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A combination of heartbreak, the unvarnished truth, and humor make Roz Chast’s graphic novel, Can’t We Talk About Something More Pleasant, a compelling read for anyone facing the health decline of an aging loved one.


The New Yorker cartoonist uses her formidable skills to deliver an unflinching look at what that decline really looks like, along with the effect that it all has on the caretaker-child.


Cartoons, drawings, and text convey the guilt, exhaustion, chronic dread, heartbreak, and the hemorrhaging of money associated with caretaking and when adult kids become their parents’ parent.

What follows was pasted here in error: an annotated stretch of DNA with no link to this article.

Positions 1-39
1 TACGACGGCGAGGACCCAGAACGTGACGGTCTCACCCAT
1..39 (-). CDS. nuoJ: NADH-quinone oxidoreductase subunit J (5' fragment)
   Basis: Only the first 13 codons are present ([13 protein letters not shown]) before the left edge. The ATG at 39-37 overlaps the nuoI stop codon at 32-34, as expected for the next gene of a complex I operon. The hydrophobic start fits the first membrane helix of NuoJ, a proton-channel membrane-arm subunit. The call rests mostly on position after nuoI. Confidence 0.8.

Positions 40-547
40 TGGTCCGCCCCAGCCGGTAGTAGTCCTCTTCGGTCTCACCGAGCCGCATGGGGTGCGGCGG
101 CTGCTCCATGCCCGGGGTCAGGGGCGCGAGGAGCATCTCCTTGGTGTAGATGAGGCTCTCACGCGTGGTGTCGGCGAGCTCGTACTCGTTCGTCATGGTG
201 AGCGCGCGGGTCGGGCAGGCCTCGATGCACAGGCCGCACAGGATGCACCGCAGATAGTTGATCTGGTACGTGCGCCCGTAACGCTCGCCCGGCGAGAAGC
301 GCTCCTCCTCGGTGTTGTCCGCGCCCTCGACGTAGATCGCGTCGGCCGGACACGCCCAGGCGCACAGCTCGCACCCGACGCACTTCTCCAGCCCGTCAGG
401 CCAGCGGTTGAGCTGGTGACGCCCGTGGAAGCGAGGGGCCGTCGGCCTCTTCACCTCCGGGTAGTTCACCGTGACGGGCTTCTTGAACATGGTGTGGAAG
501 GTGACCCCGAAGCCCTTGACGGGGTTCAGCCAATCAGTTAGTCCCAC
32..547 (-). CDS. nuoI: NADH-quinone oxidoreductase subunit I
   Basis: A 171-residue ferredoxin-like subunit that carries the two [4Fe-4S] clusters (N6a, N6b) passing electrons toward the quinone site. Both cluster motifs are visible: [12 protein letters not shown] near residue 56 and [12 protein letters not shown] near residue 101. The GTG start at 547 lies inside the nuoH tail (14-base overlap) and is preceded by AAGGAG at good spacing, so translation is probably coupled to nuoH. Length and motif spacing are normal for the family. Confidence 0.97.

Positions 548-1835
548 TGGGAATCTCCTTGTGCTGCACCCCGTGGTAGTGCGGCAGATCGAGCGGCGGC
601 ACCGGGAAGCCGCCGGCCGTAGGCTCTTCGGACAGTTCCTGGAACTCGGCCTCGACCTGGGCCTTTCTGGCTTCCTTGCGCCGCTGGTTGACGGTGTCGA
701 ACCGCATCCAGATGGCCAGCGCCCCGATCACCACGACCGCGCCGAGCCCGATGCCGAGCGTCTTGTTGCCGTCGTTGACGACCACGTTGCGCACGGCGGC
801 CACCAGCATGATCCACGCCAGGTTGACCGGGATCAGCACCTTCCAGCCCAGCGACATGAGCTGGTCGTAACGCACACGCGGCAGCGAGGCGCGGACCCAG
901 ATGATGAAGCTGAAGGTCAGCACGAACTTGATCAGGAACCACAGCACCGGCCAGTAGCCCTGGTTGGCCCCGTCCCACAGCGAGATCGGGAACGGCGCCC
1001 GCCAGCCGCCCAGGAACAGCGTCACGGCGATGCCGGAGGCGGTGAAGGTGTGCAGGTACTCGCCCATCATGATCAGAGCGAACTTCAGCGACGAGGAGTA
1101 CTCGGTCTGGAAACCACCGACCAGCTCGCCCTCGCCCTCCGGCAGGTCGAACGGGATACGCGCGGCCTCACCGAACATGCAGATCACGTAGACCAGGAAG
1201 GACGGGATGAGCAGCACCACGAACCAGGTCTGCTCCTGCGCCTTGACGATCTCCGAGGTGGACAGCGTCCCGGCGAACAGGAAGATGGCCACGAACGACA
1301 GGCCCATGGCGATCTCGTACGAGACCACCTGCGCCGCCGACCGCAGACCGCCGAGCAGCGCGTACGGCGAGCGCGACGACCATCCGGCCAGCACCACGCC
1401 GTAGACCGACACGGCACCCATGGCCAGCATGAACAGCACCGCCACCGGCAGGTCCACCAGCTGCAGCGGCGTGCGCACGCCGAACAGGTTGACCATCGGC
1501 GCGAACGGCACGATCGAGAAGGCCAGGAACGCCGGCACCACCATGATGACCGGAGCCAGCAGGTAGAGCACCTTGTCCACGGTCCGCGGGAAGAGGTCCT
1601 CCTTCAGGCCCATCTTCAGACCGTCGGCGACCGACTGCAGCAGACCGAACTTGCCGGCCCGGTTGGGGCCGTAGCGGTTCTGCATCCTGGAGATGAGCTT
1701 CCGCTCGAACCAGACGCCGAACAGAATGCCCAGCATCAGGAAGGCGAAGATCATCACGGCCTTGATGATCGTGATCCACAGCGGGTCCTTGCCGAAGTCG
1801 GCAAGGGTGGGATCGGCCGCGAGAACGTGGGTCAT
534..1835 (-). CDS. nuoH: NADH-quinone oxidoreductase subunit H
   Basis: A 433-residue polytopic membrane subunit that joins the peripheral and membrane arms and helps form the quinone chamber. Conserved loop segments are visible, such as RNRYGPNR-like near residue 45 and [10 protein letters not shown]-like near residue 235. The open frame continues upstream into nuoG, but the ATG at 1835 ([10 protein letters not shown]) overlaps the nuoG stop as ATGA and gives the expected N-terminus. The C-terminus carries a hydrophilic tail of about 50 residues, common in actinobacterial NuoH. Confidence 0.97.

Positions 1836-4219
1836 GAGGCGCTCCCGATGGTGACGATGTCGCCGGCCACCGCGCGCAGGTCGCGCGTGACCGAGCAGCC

Interspersed with the depictions of the indignities of extreme old age is a biting, dark humor.


Much of that stems from the chaos Chast faces in her parents’ overstuffed Brooklyn apartment.


There’s the “crazy closet.” It’s jammed with everything from tattered clothing and unusable record players, to ancient luggage and 40-year-old blankets.


Chast discovers a drawer full of old metal jar lids. She photographs what she names her dad’s Museum of old Schick shavers. 


And, like so many kids, Chast had neither the energy nor the desire to sift through the stuff.  Eventually, she turns to the building’s super and asks him to take care of – dump -- virtually everything. 


The book imparts numerous lessons. One critical takeaway: Don’t do this to your children.

Listen to an interview with Chast at